Rain already reached the Eastern Goldfields well before the cyclone actually entered the Australian landmass, and continued well after the cyclone degenerated not far from where it entered. For this reason, the normally semiarid Eastern Goldfields were bestowed with several days of rain.

This shows that copious rain in the Eastern Goldfields can occur despite the remoteness and short duration of a tropical cyclone itself.

The extension of the rain to the Eastern Goldfields in this way was despite the steep gradient up which the system had to climb, as it were, from minimal atmospheric pressure off the Pilbara to maximal atmospheric pressure in the Great Australian Bight (https://en.wikipedia.org/wiki/Great_Australian_Bight).

Because of the northwest-southeast band of cloud resulting from the Coriolis force, rain affected the eastern part of southern Western Australia two days before it affected Perth (https://en.wikipedia.org/wiki/Perth). It affected the northern Eastern Goldfields one day before it crossed the coast, but affected Perth one day after it crossed the coast.

This was the third such episode of rain to occur in southern Western Australia during the warm season of 2005-2006. The first one thoroughly wetted the Lake Grace area (https://en.wikipedia.org/wiki/Lake_Grace,_Western_Australia).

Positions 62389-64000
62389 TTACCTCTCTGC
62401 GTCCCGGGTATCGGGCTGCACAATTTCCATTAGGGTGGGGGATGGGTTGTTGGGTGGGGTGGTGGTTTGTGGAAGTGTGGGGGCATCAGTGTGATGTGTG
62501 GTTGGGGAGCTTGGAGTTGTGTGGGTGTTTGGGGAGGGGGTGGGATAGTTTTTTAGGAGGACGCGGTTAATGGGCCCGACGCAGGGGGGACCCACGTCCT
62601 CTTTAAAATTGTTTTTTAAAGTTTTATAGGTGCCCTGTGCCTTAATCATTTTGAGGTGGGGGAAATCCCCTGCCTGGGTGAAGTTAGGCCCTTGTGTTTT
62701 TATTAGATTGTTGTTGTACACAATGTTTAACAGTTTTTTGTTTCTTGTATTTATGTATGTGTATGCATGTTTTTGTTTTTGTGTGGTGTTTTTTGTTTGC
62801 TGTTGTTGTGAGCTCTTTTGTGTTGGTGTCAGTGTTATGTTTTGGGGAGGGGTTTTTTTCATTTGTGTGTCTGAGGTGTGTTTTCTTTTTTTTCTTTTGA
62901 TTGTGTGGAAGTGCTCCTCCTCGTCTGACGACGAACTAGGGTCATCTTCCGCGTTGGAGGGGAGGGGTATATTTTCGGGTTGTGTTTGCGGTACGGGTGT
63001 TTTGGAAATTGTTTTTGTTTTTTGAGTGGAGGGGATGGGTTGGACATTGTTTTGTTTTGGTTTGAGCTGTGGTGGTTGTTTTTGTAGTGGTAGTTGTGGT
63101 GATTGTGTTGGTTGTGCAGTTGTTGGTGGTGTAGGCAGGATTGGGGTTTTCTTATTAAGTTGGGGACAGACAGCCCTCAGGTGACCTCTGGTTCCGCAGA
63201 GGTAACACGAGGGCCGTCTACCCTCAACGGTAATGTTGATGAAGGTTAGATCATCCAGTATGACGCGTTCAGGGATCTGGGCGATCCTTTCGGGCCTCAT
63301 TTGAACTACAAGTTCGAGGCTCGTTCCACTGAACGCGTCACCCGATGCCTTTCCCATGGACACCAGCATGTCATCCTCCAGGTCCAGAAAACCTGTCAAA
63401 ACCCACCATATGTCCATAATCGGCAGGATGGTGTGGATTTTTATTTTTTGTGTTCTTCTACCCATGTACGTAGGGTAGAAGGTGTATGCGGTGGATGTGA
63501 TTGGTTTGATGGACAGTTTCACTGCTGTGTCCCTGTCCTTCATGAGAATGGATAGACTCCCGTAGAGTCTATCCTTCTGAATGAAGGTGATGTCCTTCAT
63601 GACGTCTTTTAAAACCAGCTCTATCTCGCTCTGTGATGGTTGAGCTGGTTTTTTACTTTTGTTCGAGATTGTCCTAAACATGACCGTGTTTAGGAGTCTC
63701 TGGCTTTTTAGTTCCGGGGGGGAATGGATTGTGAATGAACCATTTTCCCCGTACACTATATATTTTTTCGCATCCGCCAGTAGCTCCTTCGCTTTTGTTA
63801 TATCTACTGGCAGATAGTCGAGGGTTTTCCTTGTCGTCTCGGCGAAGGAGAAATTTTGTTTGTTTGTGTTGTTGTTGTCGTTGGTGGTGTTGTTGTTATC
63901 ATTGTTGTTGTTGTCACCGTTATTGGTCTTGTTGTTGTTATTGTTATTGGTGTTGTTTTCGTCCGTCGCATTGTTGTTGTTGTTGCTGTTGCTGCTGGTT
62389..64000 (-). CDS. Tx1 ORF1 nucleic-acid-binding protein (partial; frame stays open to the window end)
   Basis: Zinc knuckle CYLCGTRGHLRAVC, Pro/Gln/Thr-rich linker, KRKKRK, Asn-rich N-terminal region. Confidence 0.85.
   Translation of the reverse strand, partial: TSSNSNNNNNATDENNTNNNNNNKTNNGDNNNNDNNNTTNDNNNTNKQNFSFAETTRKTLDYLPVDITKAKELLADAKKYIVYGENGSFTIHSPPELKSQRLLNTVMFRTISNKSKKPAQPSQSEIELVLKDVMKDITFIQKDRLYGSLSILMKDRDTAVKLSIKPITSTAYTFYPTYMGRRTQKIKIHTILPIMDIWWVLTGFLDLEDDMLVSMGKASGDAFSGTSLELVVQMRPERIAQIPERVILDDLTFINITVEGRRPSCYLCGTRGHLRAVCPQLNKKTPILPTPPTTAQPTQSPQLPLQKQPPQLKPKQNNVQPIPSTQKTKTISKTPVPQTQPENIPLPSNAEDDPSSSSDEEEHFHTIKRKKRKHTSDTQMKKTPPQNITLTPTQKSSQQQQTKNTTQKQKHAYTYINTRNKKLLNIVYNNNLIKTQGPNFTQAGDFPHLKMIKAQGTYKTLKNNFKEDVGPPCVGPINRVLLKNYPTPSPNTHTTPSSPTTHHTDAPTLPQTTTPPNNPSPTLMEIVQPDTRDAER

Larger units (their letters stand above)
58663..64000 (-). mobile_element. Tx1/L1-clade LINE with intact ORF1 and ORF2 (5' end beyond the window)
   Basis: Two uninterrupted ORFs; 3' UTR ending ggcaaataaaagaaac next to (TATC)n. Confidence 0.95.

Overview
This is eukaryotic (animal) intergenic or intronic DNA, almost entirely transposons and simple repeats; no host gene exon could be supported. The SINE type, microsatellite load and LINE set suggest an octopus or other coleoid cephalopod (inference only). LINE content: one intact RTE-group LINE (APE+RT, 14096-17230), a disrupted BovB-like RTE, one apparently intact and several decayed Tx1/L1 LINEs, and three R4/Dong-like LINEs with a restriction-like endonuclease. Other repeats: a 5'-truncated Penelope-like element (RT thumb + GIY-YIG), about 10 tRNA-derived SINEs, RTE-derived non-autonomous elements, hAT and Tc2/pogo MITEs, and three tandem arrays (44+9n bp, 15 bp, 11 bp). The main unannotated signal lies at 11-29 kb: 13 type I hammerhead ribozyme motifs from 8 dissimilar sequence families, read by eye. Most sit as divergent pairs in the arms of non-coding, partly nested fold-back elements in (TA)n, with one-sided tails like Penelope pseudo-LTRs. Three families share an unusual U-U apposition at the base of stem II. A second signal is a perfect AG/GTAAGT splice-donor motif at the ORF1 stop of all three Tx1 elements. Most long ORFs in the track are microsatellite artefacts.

This was then added to by the next two systems. Thus, trees would have had an excellent opportunity to regenerate germinatively, just north of Fitzgerald River National Park (https://en.wikipedia.org/wiki/Fitzgerald_River_National_Park).

Much of the water sustaining the Great Western Woodlands may originate in the Timor Sea (https://en.wikipedia.org/wiki/Timor_Sea), more than 2000 km to the north - if not in the Pacific Ocean (https://en.wikipedia.org/wiki/Pacific_Ocean), even farther away.

This evaporative origin follows the 'heat trough' of the northern Australian coast, westwards, recharges itself over the sea off the Pilbara, and turns southwards and then southeastwards, because of a 'corner' that it meets.

This corner lies at the intersection of the band of low atmospheric pressure, running west-east in tropical northern Australia, with the coastal heat trough of the west coast of Australia (http://www.bom.gov.au/climate/about/?bookmark=westtrough).